Rummanah Aasi
  I was highly anticipating reading Scarlet by A.C. Gaughen because of its cool premise. I haven't read any books about Robin Hood, though I did enjoy some of the movies based on the legend. I was curious how the switch in gender any other changes would work in this new retelling of the famous legend. Thank you to Walkers Children and the Teen Book Scene for giving me an advanced reader's copy of the book to do an honest review. 

Description (from Goodreads): Posing as one of Robin Hood’s thieves to avoid the wrath of the evil Thief Taker Lord Gisbourne, Scarlet has kept her identity secret from all of Nottinghamshire. Only the Hood and his band know the truth: the agile thief posing as a whip of a boy is actually a fearless young woman with a secret past. Helping the people of Nottingham outwit the corrupt Sheriff of Nottingham could cost Scarlet her life as Gisbourne closes in. It’s only her fierce loyalty to Robin—whose quick smiles and sharp temper have the rare power to unsettle her—that keeps Scarlet going and makes this fight worth dying for.

Review: Full of swashbuckling adventure, romance, and humor, A. C. Gaughen debuts with a historical re-telling of the renowned legend of Robin Hood, the prince of thieves. Instead of focusing on the legend himself, Gaughen zeroes on Will Scarlet, a well known, prominent member of Robin Hood’s band of Merry Men. What sets Will Scarlet apart from the others is the mere fact that Scarlet is a girlWith this clever premise, Scarlet re-imagines a woman's role in this English folklore.
  When I first heard about this book through several bloggers, I was instantly intrigued by the concept of a fearless girl working alongside the famous men and who has cleverly kept her identity as a disguise for so long. Will Scarlet, mostly known as Scar to Robin and the boys (Little John and Much the Miller’s Son) was a terrific character that I loved and supported right away. She is impulsive, brave, and strong. She also didn't lose her feminine touch either. As a great strategist, Scar is the first to come up with a plan. Her disguise as a boy allows her to bend her society's expectations of a woman. As a man, she can make her own decisions and stand up for herself. Her voice is very distinct. Like all the characters in Scarlet, she is not perfect but flawed, which makes her accessible and approachable to the reader.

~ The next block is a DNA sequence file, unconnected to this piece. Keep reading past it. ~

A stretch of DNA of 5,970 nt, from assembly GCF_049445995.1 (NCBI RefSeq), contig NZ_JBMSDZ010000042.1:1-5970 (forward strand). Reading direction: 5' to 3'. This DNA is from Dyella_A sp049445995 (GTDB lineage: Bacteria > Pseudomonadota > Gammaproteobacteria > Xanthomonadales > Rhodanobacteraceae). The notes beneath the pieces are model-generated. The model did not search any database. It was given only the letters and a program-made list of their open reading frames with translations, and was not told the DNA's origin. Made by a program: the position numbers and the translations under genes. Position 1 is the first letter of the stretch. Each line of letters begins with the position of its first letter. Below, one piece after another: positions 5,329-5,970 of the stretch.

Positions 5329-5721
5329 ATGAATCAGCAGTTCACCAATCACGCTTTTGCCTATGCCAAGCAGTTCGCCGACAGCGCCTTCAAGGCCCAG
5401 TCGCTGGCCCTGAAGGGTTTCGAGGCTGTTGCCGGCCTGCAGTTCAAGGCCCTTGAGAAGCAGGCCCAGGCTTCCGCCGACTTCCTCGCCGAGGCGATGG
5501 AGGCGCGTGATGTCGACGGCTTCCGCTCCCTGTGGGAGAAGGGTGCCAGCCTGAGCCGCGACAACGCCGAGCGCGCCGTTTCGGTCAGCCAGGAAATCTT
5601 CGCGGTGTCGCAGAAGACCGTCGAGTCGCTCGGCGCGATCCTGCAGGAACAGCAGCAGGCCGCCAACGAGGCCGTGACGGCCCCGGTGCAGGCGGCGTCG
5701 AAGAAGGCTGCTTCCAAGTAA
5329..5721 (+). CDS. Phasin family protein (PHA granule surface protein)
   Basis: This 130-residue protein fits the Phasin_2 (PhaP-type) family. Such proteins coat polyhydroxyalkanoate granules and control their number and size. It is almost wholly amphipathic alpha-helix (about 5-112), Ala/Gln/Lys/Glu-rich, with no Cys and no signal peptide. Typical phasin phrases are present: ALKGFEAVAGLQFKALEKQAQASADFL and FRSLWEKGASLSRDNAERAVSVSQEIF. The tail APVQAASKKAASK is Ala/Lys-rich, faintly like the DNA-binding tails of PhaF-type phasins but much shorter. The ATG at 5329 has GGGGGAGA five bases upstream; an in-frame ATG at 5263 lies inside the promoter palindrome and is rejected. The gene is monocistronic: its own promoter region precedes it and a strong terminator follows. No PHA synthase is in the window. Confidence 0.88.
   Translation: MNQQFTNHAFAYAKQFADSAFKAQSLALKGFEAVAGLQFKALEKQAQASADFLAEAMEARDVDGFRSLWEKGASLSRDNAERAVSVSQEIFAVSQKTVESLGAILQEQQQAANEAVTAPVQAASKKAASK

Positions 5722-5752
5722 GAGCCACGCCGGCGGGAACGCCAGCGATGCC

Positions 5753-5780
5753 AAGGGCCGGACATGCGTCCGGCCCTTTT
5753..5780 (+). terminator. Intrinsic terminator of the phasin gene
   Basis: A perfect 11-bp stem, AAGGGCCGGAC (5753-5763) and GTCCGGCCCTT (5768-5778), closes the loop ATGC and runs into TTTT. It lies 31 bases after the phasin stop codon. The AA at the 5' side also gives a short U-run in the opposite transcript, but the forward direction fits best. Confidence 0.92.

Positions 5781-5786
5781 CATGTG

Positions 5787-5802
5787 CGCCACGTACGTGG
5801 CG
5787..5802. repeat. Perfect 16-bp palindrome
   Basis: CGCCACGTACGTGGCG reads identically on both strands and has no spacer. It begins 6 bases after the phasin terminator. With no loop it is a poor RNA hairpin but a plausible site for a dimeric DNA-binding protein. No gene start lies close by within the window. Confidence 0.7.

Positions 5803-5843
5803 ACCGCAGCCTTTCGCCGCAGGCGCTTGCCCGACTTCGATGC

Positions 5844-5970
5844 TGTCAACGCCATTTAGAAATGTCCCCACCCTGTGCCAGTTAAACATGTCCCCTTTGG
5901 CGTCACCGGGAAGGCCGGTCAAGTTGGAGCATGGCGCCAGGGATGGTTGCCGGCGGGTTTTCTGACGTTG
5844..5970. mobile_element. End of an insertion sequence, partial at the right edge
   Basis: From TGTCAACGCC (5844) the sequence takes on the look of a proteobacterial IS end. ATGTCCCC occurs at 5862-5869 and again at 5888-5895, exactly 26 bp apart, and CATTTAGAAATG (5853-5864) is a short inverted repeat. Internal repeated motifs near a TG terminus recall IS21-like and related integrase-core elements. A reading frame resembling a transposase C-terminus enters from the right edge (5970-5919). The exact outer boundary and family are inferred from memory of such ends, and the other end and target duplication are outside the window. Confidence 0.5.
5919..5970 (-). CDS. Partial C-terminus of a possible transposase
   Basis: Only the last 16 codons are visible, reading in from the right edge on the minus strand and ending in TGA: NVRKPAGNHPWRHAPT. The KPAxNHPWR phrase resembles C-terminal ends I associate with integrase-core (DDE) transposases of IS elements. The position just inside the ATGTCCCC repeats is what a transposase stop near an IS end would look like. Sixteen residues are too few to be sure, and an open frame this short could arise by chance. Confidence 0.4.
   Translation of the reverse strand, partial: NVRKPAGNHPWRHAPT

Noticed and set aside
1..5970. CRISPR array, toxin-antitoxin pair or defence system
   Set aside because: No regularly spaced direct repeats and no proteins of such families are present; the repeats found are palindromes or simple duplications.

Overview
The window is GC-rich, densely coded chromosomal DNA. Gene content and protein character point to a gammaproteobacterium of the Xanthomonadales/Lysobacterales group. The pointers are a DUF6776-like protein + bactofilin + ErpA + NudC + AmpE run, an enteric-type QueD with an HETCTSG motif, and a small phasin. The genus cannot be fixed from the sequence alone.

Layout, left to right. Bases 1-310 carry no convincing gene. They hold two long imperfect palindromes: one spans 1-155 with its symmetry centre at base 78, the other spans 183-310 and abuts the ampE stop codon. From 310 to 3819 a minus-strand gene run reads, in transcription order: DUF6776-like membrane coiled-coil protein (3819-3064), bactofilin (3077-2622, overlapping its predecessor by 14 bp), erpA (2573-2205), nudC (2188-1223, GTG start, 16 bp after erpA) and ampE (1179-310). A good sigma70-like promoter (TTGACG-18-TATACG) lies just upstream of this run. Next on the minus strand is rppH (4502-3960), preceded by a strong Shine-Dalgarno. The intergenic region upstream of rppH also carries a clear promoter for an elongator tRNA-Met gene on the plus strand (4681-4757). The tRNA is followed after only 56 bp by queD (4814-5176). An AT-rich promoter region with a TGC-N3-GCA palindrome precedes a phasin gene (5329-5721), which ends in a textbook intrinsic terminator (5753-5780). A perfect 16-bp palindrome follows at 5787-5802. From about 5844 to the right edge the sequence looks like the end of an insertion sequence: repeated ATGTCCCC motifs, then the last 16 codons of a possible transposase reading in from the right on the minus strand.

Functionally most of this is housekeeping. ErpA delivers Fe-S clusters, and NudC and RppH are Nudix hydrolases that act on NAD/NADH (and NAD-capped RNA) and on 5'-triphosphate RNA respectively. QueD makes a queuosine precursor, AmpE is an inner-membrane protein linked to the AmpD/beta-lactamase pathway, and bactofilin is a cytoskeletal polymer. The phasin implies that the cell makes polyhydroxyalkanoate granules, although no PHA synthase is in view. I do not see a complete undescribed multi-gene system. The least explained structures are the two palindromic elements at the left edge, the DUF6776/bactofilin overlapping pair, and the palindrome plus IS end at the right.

The book is filled with chalk full of great characters. All of the secondary characters stand on their own and have distinct personalities and voices. Each of them have scars, some physically and/or emotionally, from their past which serve as a catalyst to aiding Robin in his adventures. By helping others, they are able to try and correct their own mistakes. All of Robin's men work as a family who take care and look after each other. There is a great friendship amongst them that feels natural which is demonstrated by their dialogue and body language. 
   Of course a retelling of Robin Hood is incomplete without a great Robin Hood. Gaughen's Robin is definitely swoonworthy in looks and in behavior. He treats Scar equally and respects her. His charisma and passion to  fight the injustice in his society leaps off the page. Despite of all this, I loved how he never saw himself as a hero who deserves all the accolades that his community bestows upon him. Though his reasons behind his actions can be seen as selfish, you can't help but admire him. It goes without saying that I loved watching him and Scar interact. Their romance and longing is slow burn which makes it exquisitely tantalizing. I was on the edge of my seat waiting for one of these characters to make a move.
  The plot of Scarlet focuses on unveiling Scar's real identity since she is the focus of the book. What is nice is that none of her friends knows Scarlet's secret and they are learning the truth right along with the reader. We are told snippets of her past and of the new threat, Guy of Gisbourne, who is keen on looking for her. The book does a good job in keeping the reader entertained with lots of action scenes, great romantic tension, and well placed clues to Scar's history. I thought the pacing of the book was relatively fast as I finished it in one sitting. By the end of the book, we get answers to many questions, but it does leave it wide open for future books, which I hope the author writes because it was so hard to say goodbye to these fantastic characters. All in all, if you're looking for a quick, fun, retelling of a popular folklore with a kick butt heroine be sure to check out Scarlet by A.C. Gaughen. I really recommend it. 



Rating: 4 stars

Words of Caution: Some mild language and a scene of attempted rape. Recommended for Grades 8 and up.

If you like this book try: The Outlaws of Sherwood by Robin McKinley, Rowan Hood by Nancy Springer, Forestwife by Theresa Tomlinson
3 Responses
  1. Christina T Says:

    Fantastic review! I was already interested in reading this book but I want to read it even more after reading your review.


  2. That romantic tension kicked my butt. I seriously hope there is another book because I'd like her to expound on the relationship and the whole Guy and her thing at the end. I mean...JOHN! I was so angry he didn't *insert action here*. I tweeted the author to see if there was going to be another and she never replied. *sigh* Oh well...Guess I'll wait. *pouts*


  3. Jenny Says:

    YEAH!!!!! Loved this one so much! I'm really, really hoping she's writing more. It felt like there could definitely be more story there at the end:) I agree with you completely on the characters, I thought they were wonderful and the romance with Scar and Rob I thought was perfect. Lots of tension and I love that:)


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